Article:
Checking in on the Microsoft Labs

Summary:Whatever happened to all those Microsoft incubators, the research-product group mash-ups known as the Labs?

For a while -- in the 2007 to 2009 period, give or take, Labs were all the rage at Microsoft.

I'm not talking about Microsoft Research's labs around the world, in this case. Instead, this was about the rash of technology incubation Labs that Microsoft created a few years back: Live Labs, Dev Labs, Adcenter Labs, Office Labs, Startup Labs, Rich Media Labs, Search Labs, and more. The thinking was that these Labs would help Microsoft innovate more quickly by helping get new technologies commercialized more quickly.

Since their founding, many of these labs have quietly (or not so quietly) fallen by the wayside. Some were morphed into other, newer labs or, occasionally, a product team. A few of the original group of Microsoft Labs remain, shells of their former selves, with almost no active projects left. But at the same time, a few newer labs have sprung up, like FUSE Labs, the Garage and the surprisingly active SQL Azure Labs. (More on them later in this post.)

Office Labs, which used to be one of the more active and closely followed of the Microsoft Labs, seems to be in a lull -- though apparently not completely dead.

When I asked what was going on with Office Labs, I received this statement from a spokesperson:

"The mission of Office Labs remains the same and we are continuing to work collaboratively across the team and the company on productivity innovation. In addition to  envisioning the future vision videos, the team is focused on an array of projects ranging from the prototyping of concepts, to longer-term incubations.

"It’s important to note that while many of our projects in the past have been shared externally there are also times where our focus shifts towards internal audiences and our projects aren’t publicly disclosed. This doesn’t reflect a change in mission or the suggest the pace of the team has changed, it just reflects the nature of the things we’re working on at the moment."

I see the formerly dedicated Office Labs page has been moved to the Office.com site. Three projects which are listed as "Past Projects" -- Ribbon Hero 2, pptPlex and Search Commands are still there, but the main purpose of the page seems to be to highlight Microsoft's Office Future Vision video.

On the other hand, SQL Azure Labs -- in spite of having one of the most boring sets of codenames at Microsoft -- seems to have the greatest number of active projects at this point. On the list: Cloud Numerics, Data Explorer, Data Transfer, Social Analytics (which did have the more fun "Vancouver" codename at one point), Compatibility Assessment, Security Services and Trust Services. All of these projects currently are available to testers.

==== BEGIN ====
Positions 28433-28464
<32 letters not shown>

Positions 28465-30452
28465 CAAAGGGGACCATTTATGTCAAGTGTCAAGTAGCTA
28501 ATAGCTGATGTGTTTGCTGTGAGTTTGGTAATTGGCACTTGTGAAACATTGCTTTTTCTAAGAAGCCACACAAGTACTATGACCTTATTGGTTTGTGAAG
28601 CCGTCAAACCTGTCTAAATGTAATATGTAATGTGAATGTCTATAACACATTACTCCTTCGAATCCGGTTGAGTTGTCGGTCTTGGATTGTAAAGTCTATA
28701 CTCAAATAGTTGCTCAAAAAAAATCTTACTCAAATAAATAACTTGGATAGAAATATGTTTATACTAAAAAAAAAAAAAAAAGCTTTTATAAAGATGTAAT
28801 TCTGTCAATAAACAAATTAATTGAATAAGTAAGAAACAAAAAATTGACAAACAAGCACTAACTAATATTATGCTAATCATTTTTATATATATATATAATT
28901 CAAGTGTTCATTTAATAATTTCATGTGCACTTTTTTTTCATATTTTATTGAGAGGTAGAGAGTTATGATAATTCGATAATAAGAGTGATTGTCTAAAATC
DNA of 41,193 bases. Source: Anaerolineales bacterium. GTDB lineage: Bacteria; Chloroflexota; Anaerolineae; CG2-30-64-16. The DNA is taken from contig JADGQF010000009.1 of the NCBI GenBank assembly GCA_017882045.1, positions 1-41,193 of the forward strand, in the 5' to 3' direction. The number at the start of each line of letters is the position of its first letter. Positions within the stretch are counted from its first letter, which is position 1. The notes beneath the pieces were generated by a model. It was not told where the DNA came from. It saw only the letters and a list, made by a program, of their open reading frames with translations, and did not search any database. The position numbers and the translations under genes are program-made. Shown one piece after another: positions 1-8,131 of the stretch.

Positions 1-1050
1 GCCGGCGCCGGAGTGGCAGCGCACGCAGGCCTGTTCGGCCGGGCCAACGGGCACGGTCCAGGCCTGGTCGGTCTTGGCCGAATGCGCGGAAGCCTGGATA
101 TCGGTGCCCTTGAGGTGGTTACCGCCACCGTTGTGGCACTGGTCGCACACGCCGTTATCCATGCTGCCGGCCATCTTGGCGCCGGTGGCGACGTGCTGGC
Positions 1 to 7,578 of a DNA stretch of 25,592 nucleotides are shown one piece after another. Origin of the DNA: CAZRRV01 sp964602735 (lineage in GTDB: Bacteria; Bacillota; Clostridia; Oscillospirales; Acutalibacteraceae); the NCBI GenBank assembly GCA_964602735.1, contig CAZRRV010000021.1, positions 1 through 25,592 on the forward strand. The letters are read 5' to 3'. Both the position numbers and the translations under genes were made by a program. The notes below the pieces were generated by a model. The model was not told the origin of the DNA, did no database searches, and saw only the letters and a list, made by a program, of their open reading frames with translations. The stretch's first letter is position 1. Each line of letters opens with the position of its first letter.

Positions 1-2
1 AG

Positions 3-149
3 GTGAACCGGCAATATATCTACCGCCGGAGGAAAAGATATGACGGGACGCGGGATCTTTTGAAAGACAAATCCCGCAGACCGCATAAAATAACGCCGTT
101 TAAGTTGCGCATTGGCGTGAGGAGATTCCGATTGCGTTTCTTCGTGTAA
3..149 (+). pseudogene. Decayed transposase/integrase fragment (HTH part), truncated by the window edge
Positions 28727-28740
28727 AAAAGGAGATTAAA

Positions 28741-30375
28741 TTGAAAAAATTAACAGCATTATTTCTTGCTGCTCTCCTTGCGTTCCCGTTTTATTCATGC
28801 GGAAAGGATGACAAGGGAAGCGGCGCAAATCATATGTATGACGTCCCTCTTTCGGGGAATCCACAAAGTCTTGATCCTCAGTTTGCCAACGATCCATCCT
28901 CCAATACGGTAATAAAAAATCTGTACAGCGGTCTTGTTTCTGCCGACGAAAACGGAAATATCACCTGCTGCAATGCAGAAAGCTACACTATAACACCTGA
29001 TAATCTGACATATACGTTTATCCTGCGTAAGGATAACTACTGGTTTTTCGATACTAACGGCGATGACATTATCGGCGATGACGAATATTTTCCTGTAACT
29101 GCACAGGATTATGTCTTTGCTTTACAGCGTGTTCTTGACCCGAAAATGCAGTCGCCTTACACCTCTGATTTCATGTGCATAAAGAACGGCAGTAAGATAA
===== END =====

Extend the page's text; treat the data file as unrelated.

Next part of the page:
But don't get your hopes up about any of these new capabilities, at least in their current form, being on a guaranteed fast track to debuting in Microsoft's SQL Azure cloud service. According to a note on the SQL Azure Labs page, "Labs is a place where we test concept ideas and prototypes. The projects in labs are experiments with no current plans to be included in a product and are not production quality." (Does "no current plans" mean no way, no how, never? My bet is at least some of these capabilities could be repurposed and end up in SQL Azure some day, in spite of the warning.)

Last year, at the SharePoint Saturday Conference, a Microsoft official shared some interesting slides about how the Labs fit into Microsoft's innovation vision. While products/technologies in Microsoft Research are anywhere from five to 10 years from commercialization (if they are deemed as having commercial possibility), once a technology hits one of the Microsoft Labs, it is about two to four years away from commercialization, that official said.

Given the limbo status of many of Microsoft's Labs, I'm wondering what the new thinking is here in terms of how Microsoft speeds up its commercialization of experimental technologies....

Topics: Microsoft, Collaboration, CXO, Software

About

Mary Jo Foley has covered the tech industry for 30 years for a variety of publications, including ZDNet, eWeek and Baseline. She is the author of Microsoft 2.0: How Microsoft plans to stay relevant in the post-Gates era (John Wiley & Sons, 2008). She also is the cohost of the "Windows Weekly" podcast on the TWiT network. Got a tip? Se... Full Bio

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